In the few weeks that preceded the trip, we emailed back and forth with L, putting together an itinerary. We wanted to see and do as much as possible but we only had two weeks to do it all. And there was a lot to fit in.
Since the volcanoes , rain forest and cloud forest were high on our list, we decided to forgo the Pacific Coast. Costa Rica is bordered both by the Caribbean and the Pacific. Very high hills, almost mountains, run down the middle, forming the Continental Divide and separating the country into very different climatic regions. There is also a hot, desert section that borders Nicaragua on the north, as well as a peninsula that juts out into the Pacific. This peninsula is hard to get to but a favorite with surfers due to the huge waves found there along the coast. We were not going to go to either one of these regions either.
Many hours were spent pouring through our guidebooks and we eventually came up with an itinerary. Since L has led countless tour groups all around Costa Rica (hereafter called CR) , we wanted to include some places and activities that would be new to him also. We finally decided to start our adventure in San Jose (since that is where the airport is and where L ended his tour!) and then travel to the Caribbean coast, then back inland and do the volcanoes and cloud forests.
There are eight states, or regions, in CR and we would be visiting only four of them.
One thing kept coming up over and over in all of the guidebooks about CR that was causing me concern. It wasn’t that they have 35,000 species of insects, or that there are 220 species of reptiles, half of which are SNAKES!, including the most deadly, the bushmaster and the fer-de-lance. And all this in a country about twice the size of Vermont. It was the warning about pickpockets, thieves and just rascally people in general. The guidebooks make it sound like you have to watch your back every single minute that you are out and about. I was really nervous about this because I was bringing a digital camera and binoculars and needed a way to carry them that would be safe but convenient. Anything worn around your waist like a fanny pack is subject to any numbers of knives. Anything thrown over one shoulder is subject to the same number of knives as well as just a good old fashioned push and jerk. Plus the warnings go on and on about one person will try to distract you somehow while the accomplice steals your stuff.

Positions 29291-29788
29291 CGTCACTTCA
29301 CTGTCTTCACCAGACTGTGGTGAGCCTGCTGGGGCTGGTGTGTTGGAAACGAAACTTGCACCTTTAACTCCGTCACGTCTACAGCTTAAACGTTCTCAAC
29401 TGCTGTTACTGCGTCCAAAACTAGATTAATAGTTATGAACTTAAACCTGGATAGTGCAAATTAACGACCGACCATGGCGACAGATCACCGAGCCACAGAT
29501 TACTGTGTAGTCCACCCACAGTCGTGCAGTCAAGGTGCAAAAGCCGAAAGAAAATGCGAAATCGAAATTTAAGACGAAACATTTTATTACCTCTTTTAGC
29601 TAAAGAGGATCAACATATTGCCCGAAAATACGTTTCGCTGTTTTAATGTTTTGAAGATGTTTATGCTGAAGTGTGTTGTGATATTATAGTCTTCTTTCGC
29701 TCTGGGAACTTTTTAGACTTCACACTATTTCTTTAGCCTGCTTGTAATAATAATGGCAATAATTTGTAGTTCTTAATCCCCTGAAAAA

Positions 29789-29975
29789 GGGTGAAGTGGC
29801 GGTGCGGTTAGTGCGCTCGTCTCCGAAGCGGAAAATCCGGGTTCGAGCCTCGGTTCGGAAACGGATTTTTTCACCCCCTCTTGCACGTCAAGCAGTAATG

They also tell of my most dreaded one. Someone “accidentally” squirts mustard on you and then tries to clean it off. All the while the accomplice is going through your pockets and snatching your stuff. I could just smell the ripe odor of French’s mustard in the hot sun all over my clothes just reading about it. Ick. And I knew that when L first hit Central America, he had had his day bag stolen by somebody coming up to him and distracting him with conversation while somebody else reached from behind and stole his unprotected day bag. Thus loosing his camera and passport. No way did I want something like this to happen to me.
I discussed this concern with L and he assured me that it was all true in San Jose but elsewhere, one only had to exercise due caution as any traveler would. He did advise us to bring our day backpacks to wear when we were out and about. Since they are worn backwards, or in front of you, they are very hard to steal without you noticing!
So, we finally knew exactly where we were going, when we were going there, how we were going to get there and even where we were going to stay. The night before we were to leave, we finished packing our backpacks and were quite proud of ourselves. We were finally joining the backpackers of the world club! We truly felt like we were off on an adventure like no other. And we were!